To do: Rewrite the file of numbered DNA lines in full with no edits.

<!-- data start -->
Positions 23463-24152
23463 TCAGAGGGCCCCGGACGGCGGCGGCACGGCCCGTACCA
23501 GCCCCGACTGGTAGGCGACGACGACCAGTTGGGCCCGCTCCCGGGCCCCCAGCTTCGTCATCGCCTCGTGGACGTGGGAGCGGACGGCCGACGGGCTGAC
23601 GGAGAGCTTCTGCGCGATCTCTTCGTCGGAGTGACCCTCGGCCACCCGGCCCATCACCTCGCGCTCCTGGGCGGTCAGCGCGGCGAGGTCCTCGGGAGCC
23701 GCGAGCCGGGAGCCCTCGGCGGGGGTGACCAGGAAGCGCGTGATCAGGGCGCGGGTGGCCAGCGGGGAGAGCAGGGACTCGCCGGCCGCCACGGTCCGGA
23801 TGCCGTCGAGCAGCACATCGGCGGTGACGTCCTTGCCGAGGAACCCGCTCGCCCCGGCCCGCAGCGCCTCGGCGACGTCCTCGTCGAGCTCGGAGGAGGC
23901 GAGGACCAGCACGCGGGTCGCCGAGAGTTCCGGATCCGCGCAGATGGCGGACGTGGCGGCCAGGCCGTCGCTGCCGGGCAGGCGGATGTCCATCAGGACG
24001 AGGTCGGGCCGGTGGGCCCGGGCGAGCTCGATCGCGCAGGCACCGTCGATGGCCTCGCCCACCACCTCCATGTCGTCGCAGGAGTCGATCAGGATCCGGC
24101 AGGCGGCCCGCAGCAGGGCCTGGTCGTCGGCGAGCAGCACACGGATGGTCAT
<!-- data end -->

Positions 23463-24152
23463 TCAGAGGGCCCCGGACGGCGGCGGCACGGCCCGTACCA
23501 GCCCCGACTGGTAGGCGACGACGACCAGTTGGGCCCGCTCCCGGGCCCCCAGCTTCGTCATCGCCTCGTGGACGTGGGAGCGGACGGCCGACGGGCTGAC
23601 GGAGAGCTTCTGCGCGATCTCTTCGTCGGAGTGACCCTCGGCCACCCGGCCCATCACCTCGCGCTCCTGGGCGGTCAGCGCGGCGAGGTCCTCGGGAGCC
23701 GCGAGCCGGGAGCCCTCGGCGGGGGTGACCAGGAAGCGCGTGATCAGGGCGCGGGTGGCCAGCGGGGAGAGCAGGGACTCGCCGGCCGCCACGGTCCGGA
23801 TGCCGTCGAGCAGCACATCGGCGGTGACGTCCTTGCCGAGGAACCCGCTCGCCCCGGCCCGCAGCGCCTCGGCGACGTCCTCGTCGAGCTCGGAGGAGGC
23901 GAGGACCAGCACGCGGGTCGCCGAGAGTTCCGGATCCGCGCAGATGGCGGACGTGGCGGCCAGGCCGTCGCTGCCGGGCAGGCGGATGTCCATCAGGACG
24001 AGGTCGGGCCGGTGGGCCCGGGCGAGCTCGATCGCGCAGGCACCGTCGATGGCCTCGCCCACCACCTCCATGTCGTCGCAGGAGTCGATCAGGATCCGGC
24101 AGGCGGCCCGCAGCAGGGCCTGGTCGTCGGCGAGCAGCACACGGATGGTCAT